I just worked on a picture for my drawing midterm; the picture is based off something my dad drew in college (back in '87). His painting has four houses, trees, mountains, and a fence. It took me a couple of hours to finish one house with a few details he added. I asked my dad to come and take a look, and when he did, he said, "Oh. Good. You've got the roof and the line below it going to the right vanishing point." That was the only good thing he had to say.
He started drawing lightly in pencil to help me correct it so I could see where the lines needed to go on the house. "You should have this line here and this one there and . . . " Then he drew a line right down the center of my drawing. "Dad! I just spent two hours on this! Don't draw on my picture!" "Well," my dad continued, "the center should be there. You should really start over."
He explained what I did wrong; he didn't get mad back at me; he just showed me what I needed to do and how to do it, but left drawing it again up to me.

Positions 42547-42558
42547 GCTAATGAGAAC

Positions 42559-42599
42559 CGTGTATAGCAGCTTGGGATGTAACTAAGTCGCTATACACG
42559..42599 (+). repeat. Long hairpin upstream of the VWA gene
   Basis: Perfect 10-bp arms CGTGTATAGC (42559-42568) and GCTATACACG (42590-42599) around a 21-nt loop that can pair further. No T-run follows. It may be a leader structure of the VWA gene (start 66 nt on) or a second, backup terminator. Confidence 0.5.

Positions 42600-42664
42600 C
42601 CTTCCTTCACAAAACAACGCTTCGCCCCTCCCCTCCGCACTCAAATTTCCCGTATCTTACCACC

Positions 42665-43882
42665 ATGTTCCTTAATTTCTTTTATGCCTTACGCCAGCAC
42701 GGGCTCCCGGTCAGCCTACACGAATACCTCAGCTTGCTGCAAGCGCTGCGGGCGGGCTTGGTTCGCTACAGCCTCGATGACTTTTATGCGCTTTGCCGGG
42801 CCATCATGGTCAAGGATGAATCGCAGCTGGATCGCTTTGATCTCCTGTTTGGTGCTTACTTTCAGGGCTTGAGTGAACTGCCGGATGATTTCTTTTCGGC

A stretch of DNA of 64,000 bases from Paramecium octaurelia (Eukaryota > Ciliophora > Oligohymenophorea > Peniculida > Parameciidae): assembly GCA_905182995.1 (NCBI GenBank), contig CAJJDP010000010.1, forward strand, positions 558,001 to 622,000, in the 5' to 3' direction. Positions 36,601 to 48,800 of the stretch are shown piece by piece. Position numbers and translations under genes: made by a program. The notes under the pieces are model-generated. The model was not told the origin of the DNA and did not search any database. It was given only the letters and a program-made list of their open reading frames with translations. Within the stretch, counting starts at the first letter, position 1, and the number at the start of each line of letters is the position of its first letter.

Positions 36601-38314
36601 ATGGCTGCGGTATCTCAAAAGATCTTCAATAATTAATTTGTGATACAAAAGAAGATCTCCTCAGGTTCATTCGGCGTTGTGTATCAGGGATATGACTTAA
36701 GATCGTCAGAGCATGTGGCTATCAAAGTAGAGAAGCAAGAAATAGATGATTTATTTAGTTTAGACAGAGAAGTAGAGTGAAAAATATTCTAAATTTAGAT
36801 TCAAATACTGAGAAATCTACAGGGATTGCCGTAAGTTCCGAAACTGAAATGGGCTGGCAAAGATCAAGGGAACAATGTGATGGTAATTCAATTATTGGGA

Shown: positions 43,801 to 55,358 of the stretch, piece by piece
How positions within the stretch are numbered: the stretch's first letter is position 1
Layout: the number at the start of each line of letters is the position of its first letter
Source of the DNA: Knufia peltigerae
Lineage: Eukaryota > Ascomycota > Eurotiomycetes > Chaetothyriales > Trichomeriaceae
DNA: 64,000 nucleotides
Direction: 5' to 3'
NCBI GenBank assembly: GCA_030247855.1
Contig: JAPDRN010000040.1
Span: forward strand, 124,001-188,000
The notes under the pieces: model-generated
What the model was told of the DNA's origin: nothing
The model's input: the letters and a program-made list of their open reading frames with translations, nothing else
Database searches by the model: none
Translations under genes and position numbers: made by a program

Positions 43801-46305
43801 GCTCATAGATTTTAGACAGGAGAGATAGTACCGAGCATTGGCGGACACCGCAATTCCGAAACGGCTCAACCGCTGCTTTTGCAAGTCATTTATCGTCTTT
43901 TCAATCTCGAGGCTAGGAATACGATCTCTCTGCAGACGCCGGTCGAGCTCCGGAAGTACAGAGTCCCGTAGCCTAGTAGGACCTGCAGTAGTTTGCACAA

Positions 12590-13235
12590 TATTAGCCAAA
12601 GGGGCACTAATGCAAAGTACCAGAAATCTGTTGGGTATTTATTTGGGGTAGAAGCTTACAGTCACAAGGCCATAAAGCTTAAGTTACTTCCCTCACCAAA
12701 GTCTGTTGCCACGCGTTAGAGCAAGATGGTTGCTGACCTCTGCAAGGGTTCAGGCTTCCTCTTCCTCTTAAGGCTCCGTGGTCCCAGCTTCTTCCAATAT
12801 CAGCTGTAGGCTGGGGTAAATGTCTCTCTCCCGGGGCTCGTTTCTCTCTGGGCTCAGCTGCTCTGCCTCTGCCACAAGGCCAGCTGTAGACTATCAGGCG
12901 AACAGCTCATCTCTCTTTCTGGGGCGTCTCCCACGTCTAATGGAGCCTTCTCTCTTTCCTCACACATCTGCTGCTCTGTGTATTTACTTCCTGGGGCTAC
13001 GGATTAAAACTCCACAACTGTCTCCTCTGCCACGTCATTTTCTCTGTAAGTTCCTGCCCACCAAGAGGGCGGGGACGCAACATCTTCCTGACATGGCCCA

I told my dad later how grateful I was for his help. I could've handed in that drawing no problem: I could tell something wasn't right, but I didn't know how to fix it.
This applies to tutoring. I realized I shouldn't be afraid or nervous about giving correction. This hasn't happened a lot, but I've seen papers that are far off from what the instructor wants and I've felt guilty about letting the student know they have to start over.
"All that work" I think to myself. "I don't want to tell them to start over. Maybe I can give them a few pointers so they can work with what they have already." Not a good idea.
I've decided that if the student has time, I will let them know they need to start over (and do my best to explain why I think that.) Yeah, it takes work, but it's better for them than handing in something that will get a low grade. Besides, starting over helps them learn to fix their mistakes and how to do it right.
My point is, giving correction is a good thing even though it's not what the student wants to hear.